Warning: Declaration of TCB_Menu_Walker::walk($elements, $max_depth) should be compatible with Walker::walk($elements, $max_depth, ...$args) in /home/sungc607/public_html/wp-content/plugins/thrive-leads/tcb/inc/classes/class-tcb-menu-walker.php on line 0
Writing for . . . | C. S. Won

Should you write what’s popular, or should you write what you want to write? In my opinion, if you’re writing and self-publishing to Amazon (and other vendors), then most likely you’re hoping to earn some money off of this. But sometimes, when you’re looking to make money, you have to make a few compromises, especially with writing, because making money while writing is not easy. If it was, then the entire landscape wouldn’t be littered with writers who quit when they only made $15, or are barely making enough just to scrape by. As I said before, if making money is your sole reason as to why you’re doing this, then you’re better off looking elsewhere. Making videos for Youtube will most likely net you a bigger gain than writing.

That’s why it’s not uncommon to see self-published authors chasing genres. By that, I mean writing books for popular genres, like romance, erotica, or vampires, because of the huge built-in audience voraciously buying books. Most authors will rationalize it as: “I write X amount of books in this specific genre, so that I can afford to write books in my preferred genre a.k.a. what I really want to write.” It’s a solid strategy, so no hate from me, but for a lot of us, we don’t have the patience to dabble in something we don’t want to write about.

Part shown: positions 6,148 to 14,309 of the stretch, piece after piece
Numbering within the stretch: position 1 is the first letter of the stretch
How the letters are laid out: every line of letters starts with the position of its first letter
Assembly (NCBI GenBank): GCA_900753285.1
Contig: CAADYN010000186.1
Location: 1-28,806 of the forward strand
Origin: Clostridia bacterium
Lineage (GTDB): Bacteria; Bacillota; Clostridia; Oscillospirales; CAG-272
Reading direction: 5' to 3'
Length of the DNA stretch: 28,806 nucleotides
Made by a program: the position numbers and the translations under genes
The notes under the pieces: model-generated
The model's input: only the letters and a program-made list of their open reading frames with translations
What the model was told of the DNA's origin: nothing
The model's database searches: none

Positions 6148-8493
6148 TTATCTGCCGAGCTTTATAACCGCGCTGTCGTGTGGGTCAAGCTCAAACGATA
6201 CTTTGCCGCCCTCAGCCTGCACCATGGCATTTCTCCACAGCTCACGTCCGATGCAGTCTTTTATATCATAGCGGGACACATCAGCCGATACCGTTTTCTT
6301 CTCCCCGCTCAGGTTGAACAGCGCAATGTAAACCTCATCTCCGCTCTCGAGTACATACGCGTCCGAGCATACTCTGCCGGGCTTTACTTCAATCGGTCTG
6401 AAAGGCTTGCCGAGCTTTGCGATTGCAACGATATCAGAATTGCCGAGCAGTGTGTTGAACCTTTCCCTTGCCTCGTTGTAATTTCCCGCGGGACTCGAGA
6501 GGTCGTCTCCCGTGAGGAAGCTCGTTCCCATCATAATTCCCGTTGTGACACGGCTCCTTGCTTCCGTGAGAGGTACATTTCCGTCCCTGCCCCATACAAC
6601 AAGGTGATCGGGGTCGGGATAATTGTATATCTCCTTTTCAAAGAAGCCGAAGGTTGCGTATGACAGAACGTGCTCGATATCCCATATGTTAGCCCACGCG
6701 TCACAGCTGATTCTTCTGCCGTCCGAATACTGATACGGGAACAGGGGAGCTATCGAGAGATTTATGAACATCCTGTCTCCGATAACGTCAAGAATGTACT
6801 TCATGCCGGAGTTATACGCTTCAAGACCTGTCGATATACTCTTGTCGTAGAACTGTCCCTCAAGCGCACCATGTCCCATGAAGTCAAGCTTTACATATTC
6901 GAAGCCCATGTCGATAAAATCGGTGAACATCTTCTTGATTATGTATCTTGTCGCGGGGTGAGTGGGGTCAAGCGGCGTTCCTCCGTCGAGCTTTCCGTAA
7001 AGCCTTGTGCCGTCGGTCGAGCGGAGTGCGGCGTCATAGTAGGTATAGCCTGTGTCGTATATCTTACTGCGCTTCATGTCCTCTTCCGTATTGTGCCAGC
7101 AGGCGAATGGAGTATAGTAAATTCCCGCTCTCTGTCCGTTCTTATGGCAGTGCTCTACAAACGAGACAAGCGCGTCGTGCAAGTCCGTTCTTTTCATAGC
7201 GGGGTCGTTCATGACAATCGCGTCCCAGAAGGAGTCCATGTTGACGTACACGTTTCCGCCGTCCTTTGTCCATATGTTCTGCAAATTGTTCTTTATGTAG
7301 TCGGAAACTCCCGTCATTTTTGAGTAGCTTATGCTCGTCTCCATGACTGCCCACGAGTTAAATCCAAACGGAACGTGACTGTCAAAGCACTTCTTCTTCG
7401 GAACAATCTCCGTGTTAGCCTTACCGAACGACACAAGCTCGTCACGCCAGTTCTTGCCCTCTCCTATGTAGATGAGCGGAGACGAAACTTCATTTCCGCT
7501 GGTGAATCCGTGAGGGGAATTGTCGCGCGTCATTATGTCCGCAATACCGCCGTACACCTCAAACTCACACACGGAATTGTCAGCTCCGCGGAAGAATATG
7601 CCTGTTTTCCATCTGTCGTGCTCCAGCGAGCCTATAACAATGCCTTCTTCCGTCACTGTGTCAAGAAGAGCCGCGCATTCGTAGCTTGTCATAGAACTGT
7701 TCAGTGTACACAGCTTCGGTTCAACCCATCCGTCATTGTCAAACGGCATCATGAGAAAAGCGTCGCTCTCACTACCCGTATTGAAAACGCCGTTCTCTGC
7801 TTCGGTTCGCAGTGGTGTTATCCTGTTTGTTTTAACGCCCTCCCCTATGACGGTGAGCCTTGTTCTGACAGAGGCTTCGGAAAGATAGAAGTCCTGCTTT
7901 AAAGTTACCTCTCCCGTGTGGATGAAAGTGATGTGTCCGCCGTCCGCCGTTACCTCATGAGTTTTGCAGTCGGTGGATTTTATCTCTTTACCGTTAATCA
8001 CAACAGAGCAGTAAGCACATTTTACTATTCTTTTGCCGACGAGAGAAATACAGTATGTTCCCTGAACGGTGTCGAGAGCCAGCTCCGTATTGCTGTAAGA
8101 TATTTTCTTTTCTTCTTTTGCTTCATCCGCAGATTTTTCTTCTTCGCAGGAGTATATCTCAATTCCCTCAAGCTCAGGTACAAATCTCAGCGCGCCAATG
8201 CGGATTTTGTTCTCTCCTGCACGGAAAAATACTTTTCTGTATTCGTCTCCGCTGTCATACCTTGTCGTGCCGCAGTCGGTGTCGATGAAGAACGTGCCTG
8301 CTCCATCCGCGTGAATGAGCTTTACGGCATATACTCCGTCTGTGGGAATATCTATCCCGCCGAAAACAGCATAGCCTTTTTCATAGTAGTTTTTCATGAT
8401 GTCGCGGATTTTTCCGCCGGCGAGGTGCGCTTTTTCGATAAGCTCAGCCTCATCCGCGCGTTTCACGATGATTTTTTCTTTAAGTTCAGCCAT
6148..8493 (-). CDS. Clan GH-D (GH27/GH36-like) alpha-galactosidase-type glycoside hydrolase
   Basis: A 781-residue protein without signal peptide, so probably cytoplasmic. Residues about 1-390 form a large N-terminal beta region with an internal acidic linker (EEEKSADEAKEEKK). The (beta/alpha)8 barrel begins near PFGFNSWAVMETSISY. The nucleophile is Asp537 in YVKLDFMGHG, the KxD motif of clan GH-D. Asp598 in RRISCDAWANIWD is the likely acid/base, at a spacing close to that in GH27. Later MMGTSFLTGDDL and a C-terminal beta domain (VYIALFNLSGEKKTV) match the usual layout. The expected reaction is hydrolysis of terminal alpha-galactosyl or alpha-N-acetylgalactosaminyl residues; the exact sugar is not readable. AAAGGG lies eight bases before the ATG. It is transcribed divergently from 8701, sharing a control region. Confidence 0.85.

So, what do I propose? Tweak your story so that it does fall in line with a widely read genre. I’m not talking about wholesale changes, but just adjustments here and there so that familiar tropes are present. Like I said, some compromises have to be made if you want your book to be marketable, because let’s be honest, your story about a dinosaur who does pizza delivery service is not going to sell. But tweak your story a bit, where it solidly falls in line with a genre, where it tickles the fancy of what people are looking for and expect, and you could be in a very good place. And luckily for us, a lot of genres are popular. It’s not just the 3 aforementioned  genres I listed. There’s horror, sci-fi, fantasy, contemporary, etc. Yes, some genres are more popular than others, but you won’t lack an audience.

So it’s definitely possible to write what you want, and still make money for it. And who knows, maybe tweaking your story can give you ideas on how to progress/expand/elucidate your story.